You are Divine. Once you are comfortable, you can remember (smriti) your oneness with Divinity, including peace and wisdom and calmness and joy and love and be that in a state of relaxed awareness of those aspects of God. Ahimsa (non-animosity) and satya (truthfulness) are the foundations to ultimately achieve ishwara pranidana.

My classes have an intended pace. I believe that the way that I speak (my tone and choice of words) and the rhythm with which I instruct affects the heart rate in a therapeutic way. The group becomes unified on a physiological level – much like they would in a more actively physical and synchronized group Yoga class. This style of Yoga that I teach (Raja Yoga) is effective on a more subtle level than the average group Yoga class. This brings us to “meditation,” having withdrawn our senses from the world with the lead-up techniques that I impart.

Teaching Yoga and meditation is a personal practice – though not my sole or primary practice – which I take seriously. My entire lifestyle aims to support the focus that I bring to each class to guide chelas (students) in their own practice. When I eat, what I eat, my sleep hygiene and the quality of my personal relationships all have an effect on how well I can guide students to calmness.

Yoga is fractal experience and everyone benefits from meditation in groups with those less practiced and more practiced than them. In this way, we evolve one another.
This email has encouraged me to pursue teaching healthy meditation more regularly. Thank you for the inspiration!
In Joy

Fresh Testimony Rolling In

parrish02

Maxfield Parrish

20 February, 2015

Brooke,

I am so pleased to have been introduced to you and your fine restorative teaching skills.  I have been doing yoga for a good part of the past 17 years, and your class takes me on such a deep, inner journey.  I so appreciate your skills and wanted to personally thank you and express my gratitude.

-C.S.

Yoga Teacher Trainee

The Latest: Testimony and Promise

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Credit unknown

I received an email yesterday from a Restorative Yoga group-class student. She survives bipolar disorder and trauma and is in recovery for addiction disorder. She is in her 50’s.

“I recently (in the last few weeks) experienced a panic attack in the middle of the night and woke up with my heart pounding and shallow breathing. For the first few minutes it was very scary and disorienting but for the first time in my life I didn’t reach for medication. I sat up with my legs crossed and tried breathing. It took I don’t know how long but eventually I was able to calm myself down and then go back to sleep. My awareness of what I was experiencing and the little bit of yoga I know about really saved me! I’m a total believer!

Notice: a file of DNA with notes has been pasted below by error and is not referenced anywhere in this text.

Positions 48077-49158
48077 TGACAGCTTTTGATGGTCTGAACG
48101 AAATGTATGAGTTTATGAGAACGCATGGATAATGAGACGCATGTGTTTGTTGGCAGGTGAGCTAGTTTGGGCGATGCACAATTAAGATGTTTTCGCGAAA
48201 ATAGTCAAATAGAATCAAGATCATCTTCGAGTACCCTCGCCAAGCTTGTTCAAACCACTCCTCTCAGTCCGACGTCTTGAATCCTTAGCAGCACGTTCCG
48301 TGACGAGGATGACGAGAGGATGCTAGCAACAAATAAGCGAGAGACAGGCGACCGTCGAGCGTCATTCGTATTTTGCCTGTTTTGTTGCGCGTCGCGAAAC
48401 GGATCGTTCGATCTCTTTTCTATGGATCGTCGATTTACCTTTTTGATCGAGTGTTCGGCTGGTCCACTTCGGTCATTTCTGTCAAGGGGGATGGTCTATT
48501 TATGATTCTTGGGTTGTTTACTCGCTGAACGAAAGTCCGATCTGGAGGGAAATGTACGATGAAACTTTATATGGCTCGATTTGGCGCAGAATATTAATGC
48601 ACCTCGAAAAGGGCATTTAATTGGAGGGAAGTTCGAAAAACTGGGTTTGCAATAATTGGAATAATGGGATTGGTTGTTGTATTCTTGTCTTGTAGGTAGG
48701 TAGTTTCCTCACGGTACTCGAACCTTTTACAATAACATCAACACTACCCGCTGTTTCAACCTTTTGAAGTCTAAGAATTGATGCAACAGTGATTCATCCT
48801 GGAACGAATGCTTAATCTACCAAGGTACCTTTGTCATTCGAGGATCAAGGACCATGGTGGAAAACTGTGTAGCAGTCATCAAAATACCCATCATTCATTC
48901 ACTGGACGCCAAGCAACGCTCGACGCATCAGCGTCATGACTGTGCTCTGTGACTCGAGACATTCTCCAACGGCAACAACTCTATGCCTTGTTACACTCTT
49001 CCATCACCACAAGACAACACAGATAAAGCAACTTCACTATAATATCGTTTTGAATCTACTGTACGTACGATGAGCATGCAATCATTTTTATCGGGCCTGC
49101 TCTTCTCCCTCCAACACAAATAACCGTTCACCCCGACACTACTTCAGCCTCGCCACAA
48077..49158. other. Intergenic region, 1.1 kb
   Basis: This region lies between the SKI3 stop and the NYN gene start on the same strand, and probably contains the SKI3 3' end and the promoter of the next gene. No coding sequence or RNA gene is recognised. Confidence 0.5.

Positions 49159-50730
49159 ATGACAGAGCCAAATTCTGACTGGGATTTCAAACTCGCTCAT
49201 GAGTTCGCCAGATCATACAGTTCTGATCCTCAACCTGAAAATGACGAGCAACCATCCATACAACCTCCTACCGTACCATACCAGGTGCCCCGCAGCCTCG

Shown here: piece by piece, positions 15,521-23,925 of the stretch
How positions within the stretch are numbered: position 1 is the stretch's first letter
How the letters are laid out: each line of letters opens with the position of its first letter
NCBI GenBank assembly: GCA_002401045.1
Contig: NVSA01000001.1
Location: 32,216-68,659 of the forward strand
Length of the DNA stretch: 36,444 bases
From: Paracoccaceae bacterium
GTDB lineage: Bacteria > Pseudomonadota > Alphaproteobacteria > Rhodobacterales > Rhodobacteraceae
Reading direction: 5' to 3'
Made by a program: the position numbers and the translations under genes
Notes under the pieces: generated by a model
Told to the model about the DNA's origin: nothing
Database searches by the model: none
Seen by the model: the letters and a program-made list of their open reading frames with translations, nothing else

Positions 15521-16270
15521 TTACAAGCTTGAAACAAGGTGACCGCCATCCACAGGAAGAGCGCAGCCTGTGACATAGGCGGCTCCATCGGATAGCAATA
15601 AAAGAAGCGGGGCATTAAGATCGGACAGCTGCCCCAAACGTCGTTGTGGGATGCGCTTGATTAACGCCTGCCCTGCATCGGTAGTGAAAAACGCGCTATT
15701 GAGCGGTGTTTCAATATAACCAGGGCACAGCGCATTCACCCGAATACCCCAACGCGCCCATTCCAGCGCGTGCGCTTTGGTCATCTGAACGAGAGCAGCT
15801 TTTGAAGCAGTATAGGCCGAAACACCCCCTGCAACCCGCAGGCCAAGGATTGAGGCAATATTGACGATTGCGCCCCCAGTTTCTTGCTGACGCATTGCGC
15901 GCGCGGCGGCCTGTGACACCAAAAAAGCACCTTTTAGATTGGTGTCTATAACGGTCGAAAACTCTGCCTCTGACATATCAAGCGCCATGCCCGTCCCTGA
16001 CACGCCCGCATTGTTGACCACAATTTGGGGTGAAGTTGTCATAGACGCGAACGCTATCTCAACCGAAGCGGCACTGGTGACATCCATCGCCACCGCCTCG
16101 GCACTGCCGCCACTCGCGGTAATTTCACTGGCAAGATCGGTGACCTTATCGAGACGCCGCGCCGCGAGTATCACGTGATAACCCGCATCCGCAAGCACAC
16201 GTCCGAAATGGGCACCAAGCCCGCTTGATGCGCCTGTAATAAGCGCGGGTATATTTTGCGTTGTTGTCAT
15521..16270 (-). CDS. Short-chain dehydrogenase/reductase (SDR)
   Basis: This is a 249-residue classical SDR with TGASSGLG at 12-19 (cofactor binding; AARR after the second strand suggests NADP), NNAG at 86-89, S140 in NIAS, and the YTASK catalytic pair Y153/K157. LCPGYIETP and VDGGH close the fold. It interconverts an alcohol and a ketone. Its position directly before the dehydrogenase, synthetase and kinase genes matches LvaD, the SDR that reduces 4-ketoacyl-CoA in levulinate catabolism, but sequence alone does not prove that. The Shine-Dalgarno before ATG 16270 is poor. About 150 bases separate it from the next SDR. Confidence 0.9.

” – J.
Out of curiosity, I checked her record of visits on the studio website. She has practiced 36 times total in six months: 29 times with me (ninety minute sessions) and seven times with other teachers (seventy-five minute sessions) since August… on average, six times per month, less than twice per week.

My Testimonial on Bikram Yoga and Bipolar Disorder

A similar version of this was submitted to the Bikram Yoga College of India website earlier this evening. www.bikramyoga.com/

How It Began
I was diagnosed with bipolar disorder at the age of 23. I began the Bikram practice at the age of 29, 11 years ago. I was overweight, isolated and living months at a time with depression that kept me in bed for most hours of most days every winter.

I began practicing Bikram Yoga and knew immediately that this practice would be good for me, if not just socially and for weight management but also for my circulation (I have had lymphedema since the age of 12) and for the relief of anxiety, hypo-mania and depression, all symptoms of bipolar disorder. I was fat, swollen, depressed, miserably sad, misunderstood and lonely. I was also grieving the death of my beloved older sister, D’Arcy two years earlier. She, too, had bipolar disorder. She went untreated and died a drug addict.

I have used Bikram Yoga successfully to manipulate and to help manage my bipolar mood changes. I have minimized my hypo-manic, anxious and depressive symptoms since beginning the practice in 2002 and have been without any extraordinarily unusual moods since 2005 (with the exception of once, after a break-up. I admit that I was angry and heartbroken.  I did some things that I should not have done. At least I didn’t set his bed on fire like my not-bipolar friend did when her boyfriend cheated on her! Yikes! ).

Yoga disrupted the cyclical and predictable mood changes that I had struggled with for years, leaving a smoother, more reliable energy level from which I could draw in order to live well, while still, more easily and more quietly, privately “entertaining” a mental illness.

How It Works
This practice regulates the rhythm of my days, my metabolism, my sleep/wake cycle, my appetite, my outlook, my confidence, my socializing, my feeling of connectedness to self and to others, and my weight fluctuations.